1. A smart ensemble designed by Lucile in 1911.

    A smart ensemble designed by Lucile in 1911.

  2. This striking asymmetrical dinner dress was made by Lucile between 1910 and 1912. It was designed for a woman in “half-mourning”, the third phase of the very complicated Victorian mourning practices which still lingered in the Edwardian era. Half-mourning allowed for the addition of white, gray and lavender to black mourning garments and also allowed for additional jewelry and ornamentation.

    This striking asymmetrical dinner dress was made by Lucile between 1910 and 1912. It was designed for a woman in “half-mourning”, the third phase of the very complicated Victorian mourning practices which still lingered in the Edwardian era. Half-mourning allowed for the addition of white, gray and lavender to black mourning garments and also allowed for additional jewelry and ornamentation.

  3. This insanely beautiful evening gown was part of Lucile’s debut American collection in 1910. The gown is made of voided velvet and was heavily influenced by the Orientalist craze of the early 1910s.
Doyle New York sold this gown at auction for $35,850 in 2004.

    This insanely beautiful evening gown was part of Lucile’s debut American collection in 1910. The gown is made of voided velvet and was heavily influenced by the Orientalist craze of the early 1910s.

    Doyle New York sold this gown at auction for $35,850 in 2004.

  4. By 1910 Lucile’s popularity and business had grown so such an extent that she was able to open a store in New York City.
Her coming to America was greatly heralded in the press, and she was soon writing a weekly syndicated newspaper column which appeared in papers across the county.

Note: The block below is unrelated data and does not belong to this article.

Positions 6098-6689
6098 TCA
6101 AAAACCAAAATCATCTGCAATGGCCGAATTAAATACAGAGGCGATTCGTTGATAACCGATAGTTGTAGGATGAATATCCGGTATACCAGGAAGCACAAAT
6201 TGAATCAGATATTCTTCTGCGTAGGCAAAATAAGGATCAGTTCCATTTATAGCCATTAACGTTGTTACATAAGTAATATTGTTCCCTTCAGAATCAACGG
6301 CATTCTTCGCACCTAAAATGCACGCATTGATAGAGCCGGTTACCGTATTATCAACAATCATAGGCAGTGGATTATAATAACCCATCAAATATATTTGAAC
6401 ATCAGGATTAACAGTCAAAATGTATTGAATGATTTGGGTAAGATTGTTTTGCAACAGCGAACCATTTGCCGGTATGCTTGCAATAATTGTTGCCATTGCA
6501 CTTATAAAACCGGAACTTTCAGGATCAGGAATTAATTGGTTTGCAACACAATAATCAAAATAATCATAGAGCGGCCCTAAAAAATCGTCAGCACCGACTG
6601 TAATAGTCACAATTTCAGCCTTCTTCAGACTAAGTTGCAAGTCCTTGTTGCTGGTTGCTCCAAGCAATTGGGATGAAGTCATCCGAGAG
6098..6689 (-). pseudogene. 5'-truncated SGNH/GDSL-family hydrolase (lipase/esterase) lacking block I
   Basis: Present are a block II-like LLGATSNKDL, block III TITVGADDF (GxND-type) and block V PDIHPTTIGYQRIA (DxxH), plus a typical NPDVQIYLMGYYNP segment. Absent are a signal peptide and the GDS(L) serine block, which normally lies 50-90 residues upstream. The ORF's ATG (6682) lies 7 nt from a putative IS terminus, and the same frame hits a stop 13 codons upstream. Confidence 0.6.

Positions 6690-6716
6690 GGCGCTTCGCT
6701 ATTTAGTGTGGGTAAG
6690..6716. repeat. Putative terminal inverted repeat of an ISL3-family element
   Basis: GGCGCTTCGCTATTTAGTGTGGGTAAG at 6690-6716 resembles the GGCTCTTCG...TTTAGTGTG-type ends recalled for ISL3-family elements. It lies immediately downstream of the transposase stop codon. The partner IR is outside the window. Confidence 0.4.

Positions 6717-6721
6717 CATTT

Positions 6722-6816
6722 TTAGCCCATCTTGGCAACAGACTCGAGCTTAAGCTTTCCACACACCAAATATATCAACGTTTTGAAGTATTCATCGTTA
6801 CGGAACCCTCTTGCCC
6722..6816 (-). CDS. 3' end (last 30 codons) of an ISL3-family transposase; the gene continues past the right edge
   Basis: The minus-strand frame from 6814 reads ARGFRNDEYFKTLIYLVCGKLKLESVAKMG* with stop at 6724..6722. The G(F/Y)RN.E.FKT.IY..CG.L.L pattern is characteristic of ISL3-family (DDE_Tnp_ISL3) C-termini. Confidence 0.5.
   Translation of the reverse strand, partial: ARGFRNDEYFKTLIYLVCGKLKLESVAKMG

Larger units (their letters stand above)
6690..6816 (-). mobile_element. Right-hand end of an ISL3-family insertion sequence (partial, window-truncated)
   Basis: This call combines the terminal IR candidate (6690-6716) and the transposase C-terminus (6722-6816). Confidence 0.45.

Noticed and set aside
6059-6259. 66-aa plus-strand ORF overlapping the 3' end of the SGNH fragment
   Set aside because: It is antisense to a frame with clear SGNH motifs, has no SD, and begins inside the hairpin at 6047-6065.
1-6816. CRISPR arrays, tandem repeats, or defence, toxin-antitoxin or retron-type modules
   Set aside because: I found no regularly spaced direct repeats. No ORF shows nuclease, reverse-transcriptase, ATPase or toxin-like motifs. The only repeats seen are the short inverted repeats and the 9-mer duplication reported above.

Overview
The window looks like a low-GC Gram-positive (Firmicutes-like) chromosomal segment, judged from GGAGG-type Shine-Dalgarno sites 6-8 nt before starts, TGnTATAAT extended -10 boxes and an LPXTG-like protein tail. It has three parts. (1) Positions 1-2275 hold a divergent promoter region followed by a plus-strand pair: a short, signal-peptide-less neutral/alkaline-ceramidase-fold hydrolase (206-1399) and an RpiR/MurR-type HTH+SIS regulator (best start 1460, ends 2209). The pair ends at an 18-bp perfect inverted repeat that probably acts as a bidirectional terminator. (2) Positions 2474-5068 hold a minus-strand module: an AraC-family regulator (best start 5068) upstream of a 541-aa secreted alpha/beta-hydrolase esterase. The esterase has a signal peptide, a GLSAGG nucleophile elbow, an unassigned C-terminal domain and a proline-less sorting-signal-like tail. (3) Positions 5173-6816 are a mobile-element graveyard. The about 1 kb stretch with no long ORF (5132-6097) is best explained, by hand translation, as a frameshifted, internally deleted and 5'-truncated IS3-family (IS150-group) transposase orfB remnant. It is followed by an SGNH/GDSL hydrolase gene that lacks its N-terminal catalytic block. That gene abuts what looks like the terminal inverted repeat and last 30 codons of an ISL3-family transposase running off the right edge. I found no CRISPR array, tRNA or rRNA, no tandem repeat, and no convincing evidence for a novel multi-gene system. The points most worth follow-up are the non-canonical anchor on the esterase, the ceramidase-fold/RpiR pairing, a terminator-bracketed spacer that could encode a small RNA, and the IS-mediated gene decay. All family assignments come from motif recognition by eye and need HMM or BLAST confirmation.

This full page article announcing the opening of her New York store and promoting her as the “Greatest Creator of Fashions in the World” was published on February 2, 1910.

    By 1910 Lucile’s popularity and business had grown so such an extent that she was able to open a store in New York City.

    Her coming to America was greatly heralded in the press, and she was soon writing a weekly syndicated newspaper column which appeared in papers across the county.

    This full page article announcing the opening of her New York store and promoting her as the “Greatest Creator of Fashions in the World” was published on February 2, 1910.

  5. I received quite a few comments on the teeny-tiny waists of the Lucile gowns I posted (this one was a personal favorite).
Early in her career Lucile may have enforced the Edwardian couture standard for ridiculously corseted physiques, but it didn’t last long.
Lucile later became one of the most prominent couturiers to publicly support the “big-waist movement”, which expanded the fashion-dictated waist measurement from a heavily corseted 18-inches to a far more natural 26-inches in a matter of just a few years.
This article discussing the movement is from The Washington Post and was originally printed on September 22, 1909.

    I received quite a few comments on the teeny-tiny waists of the Lucile gowns I posted (this one was a personal favorite).

    Early in her career Lucile may have enforced the Edwardian couture standard for ridiculously corseted physiques, but it didn’t last long.

    Lucile later became one of the most prominent couturiers to publicly support the “big-waist movement”, which expanded the fashion-dictated waist measurement from a heavily corseted 18-inches to a far more natural 26-inches in a matter of just a few years.

    This article discussing the movement is from The Washington Post and was originally printed on September 22, 1909.

  6. A beautifully embroidered evening gown entitled ‘Revelry’, Lucile, 1905.

    A beautifully embroidered evening gown entitled ‘Revelry’, Lucile, 1905.

  7. A tailored walking suit and a dramatically veiled straw hat, Lucile, 1905.

    A tailored walking suit and a dramatically veiled straw hat, Lucile, 1905.

  8. An absolutely gorgeous visiting gown and bolero jacket designed by Lucile in 1905.

    An absolutely gorgeous visiting gown and bolero jacket designed by Lucile in 1905.

  9. A striking lilac opera gown entitle ‘Intention’, by Lucile, 1905.

    A striking lilac opera gown entitle ‘Intention’, by Lucile, 1905.

  10. A gorgeous purple visiting ensemble by Lucile, 1905.

    A gorgeous purple visiting ensemble by Lucile, 1905.